Image and Article Source: Up Front with Dale Dudley: They Say It’s Your Birthday – Austin Monthly – August 2014 – Austin, TX.
This month, as many of you celebrate the opening of the Panama Canal (Aug. 15, 1914), I’ll be celebrating my 53rd birthday. I’ll have a nice dinner with my family, who might let me keep my beat-up credit card in my worn-out wallet. I’ll probably down a couple of drinks. Then I’ll chase those with a few more. If I’m lucky, there could be a Starbucks gift card on the table. My wife will ‘”surprise” me with something I really “need,” like socks, T-shirts or tighty-whities. But no matter how high my hopes, there will be no LEGO Ninjago, Minecraft or Spiderman toys for me this year. Those are reserved for the less fortunate kids, whom I’ve never met but live in such destitute ’hoods as Steiner Ranch, River Place and Lakeway.
Every month, I open my credit card statement and there are always several charges for around $30. I don’t need to ask—it was for a kid’s birthday. If the charge is in the $70 to $100 range, I still know it was for a kid’s party and things my wife decided we “needed.” I’ve learned to just repeat this mantra: Happy wife, happy life.
Before I learned to use my “inside” voice, many of my Saturday morning conversations with my wife went like this:
Me: “Whose birthday party are you guys going to?”
Wife: “I told you already, Braden.”
Me: “Braden? What kind of name is Braden? Half Brad and half Caden?”
Wife: [exasperated] “He was on your son’s Little League team last year!”
Me: “You mean the one our kid quit because he was afraid of the ball?”
Wife: [rolls eyes, grabs keys] “Come on, kids, let’s go!”
Somewhere in a box I have an old grainy Polaroid. It’s of me and four other boys sitting on my couch in Monahans, Texas. My mother had made a plain sheet cake and stuck eight candles in it. The party’s theme is, “Hey, isn’t it great to have a roof over our heads!” The presents aren’t stacked high in front of me. I remember they were 25-cent balsa wood airplanes. I think one of my friends splurged and brought me a 99-cent Hot Wheels car. Our small-oil-town parents were raised at the tail end of the Depression, and I think a birthday to them just marked another year of survival of the fittest.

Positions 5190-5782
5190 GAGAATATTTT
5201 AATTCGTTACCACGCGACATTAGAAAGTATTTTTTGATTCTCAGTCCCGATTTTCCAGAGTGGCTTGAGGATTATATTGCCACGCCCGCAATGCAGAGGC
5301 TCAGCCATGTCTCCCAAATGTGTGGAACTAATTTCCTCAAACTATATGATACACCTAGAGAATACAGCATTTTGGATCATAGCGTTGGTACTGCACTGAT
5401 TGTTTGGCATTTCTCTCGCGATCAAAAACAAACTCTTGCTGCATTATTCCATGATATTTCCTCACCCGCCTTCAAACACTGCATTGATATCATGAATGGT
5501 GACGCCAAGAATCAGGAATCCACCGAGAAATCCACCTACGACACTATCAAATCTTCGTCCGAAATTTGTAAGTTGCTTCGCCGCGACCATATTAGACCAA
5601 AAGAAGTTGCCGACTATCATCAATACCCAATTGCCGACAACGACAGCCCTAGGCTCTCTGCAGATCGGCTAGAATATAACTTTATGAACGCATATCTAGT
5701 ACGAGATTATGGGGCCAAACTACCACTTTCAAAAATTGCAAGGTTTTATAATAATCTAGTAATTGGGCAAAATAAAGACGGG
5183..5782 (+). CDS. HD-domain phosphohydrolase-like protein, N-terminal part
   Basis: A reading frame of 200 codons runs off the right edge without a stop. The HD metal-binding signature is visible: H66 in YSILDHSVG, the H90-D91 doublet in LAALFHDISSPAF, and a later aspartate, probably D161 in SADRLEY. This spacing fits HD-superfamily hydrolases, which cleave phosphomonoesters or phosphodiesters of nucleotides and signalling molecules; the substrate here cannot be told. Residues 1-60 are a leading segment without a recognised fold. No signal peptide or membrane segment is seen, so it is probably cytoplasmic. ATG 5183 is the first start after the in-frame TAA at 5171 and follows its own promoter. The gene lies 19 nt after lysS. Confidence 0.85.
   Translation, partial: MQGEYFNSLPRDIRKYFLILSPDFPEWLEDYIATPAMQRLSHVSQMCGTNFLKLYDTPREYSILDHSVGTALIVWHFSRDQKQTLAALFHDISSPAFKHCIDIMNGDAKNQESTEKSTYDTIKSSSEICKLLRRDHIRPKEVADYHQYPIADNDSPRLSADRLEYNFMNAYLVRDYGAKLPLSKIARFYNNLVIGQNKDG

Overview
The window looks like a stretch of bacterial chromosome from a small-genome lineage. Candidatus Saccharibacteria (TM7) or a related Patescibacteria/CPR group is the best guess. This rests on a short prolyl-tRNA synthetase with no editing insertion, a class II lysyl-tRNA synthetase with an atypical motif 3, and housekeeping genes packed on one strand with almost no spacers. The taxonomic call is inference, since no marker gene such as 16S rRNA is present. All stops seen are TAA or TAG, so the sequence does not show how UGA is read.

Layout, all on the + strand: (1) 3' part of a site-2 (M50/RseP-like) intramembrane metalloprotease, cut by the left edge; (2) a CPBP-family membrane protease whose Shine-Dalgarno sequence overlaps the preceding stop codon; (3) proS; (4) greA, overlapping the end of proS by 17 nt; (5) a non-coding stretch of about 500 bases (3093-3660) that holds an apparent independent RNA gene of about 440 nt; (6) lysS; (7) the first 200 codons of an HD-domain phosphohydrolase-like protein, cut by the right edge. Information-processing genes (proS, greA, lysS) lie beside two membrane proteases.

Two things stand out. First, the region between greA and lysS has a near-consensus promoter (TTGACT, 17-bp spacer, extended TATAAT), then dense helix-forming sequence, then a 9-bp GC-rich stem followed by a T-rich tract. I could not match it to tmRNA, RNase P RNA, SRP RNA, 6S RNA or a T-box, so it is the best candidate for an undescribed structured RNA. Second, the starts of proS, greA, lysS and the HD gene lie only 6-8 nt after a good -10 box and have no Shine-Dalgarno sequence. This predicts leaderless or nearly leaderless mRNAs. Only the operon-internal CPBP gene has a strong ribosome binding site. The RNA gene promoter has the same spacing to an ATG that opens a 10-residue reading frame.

Last year, when my son turned 7, he told his mother he wanted a Wipeout party. Wipeout is the reality-based TV show where contestants run obstacle courses fraught with challenges that usually land them in a pool of water. I figured my investment was going to be a few dozen squirt guns, water balloons, some Capri Sun and a cake from H-E-B.
The morning of the party, I left the house early to dutifully pick up some things for my wife. We live on a corner lot and have a metal fence, which gives a full view of our big backyard. As I approached the house on my return, I had to rub my eyes several times. I remember actually slowing the car down to a crawl. There in my backyard were two giant inflatable water-operated climbing thingamajigs and a staked-out obstacle course! I also noticed that water hoses snaked from both sides of the house. As I pulled around to the front, I encountered a young man who was struggling with large speakers. When I went to help him, he introduced himself as the DJ. I just said, “Dee Jaaaaay?”—and then I financially blacked out.
From what other parents have told me, every kid in the neighborhood and beyond came to run the obstacle course. The teens came for the music, and the adults drank my booze. It was one hell of a kid’s birthday party. Around dusk, I woke up and trudged through patches of dirt where there once was grass to turn off the water hoses. I felt horrible, knowing we were in a drought and wondering if I had shattered Lance Armstrong’s record water bill. I sat down near my son’s stack of toys that had to be worth hundreds and wept, using my inside voice.
A month later for my daughter’s second birthday (same date as mine), I was still too weak to put up a fight. When my wife told me that she wanted to hire a children’s entertainer, my post-party stress disorder kept me from saying no. My shaky hand just wrote the check.
I’m learning that I am just one man. Who am I to fight against what has become the suburban yuppie birthday extravaganza? Guys, the fight is over. Just remember the mantra, happy wife, happy life! And a new one that I have coined: “Gift for your kid? Of course I did!” PS: Congratulations to Braden on his third-place obstacle course finish.
Dale Dudley can be heard weekdays, 6 to 10 a.m., on KLBJ 93.7 FM.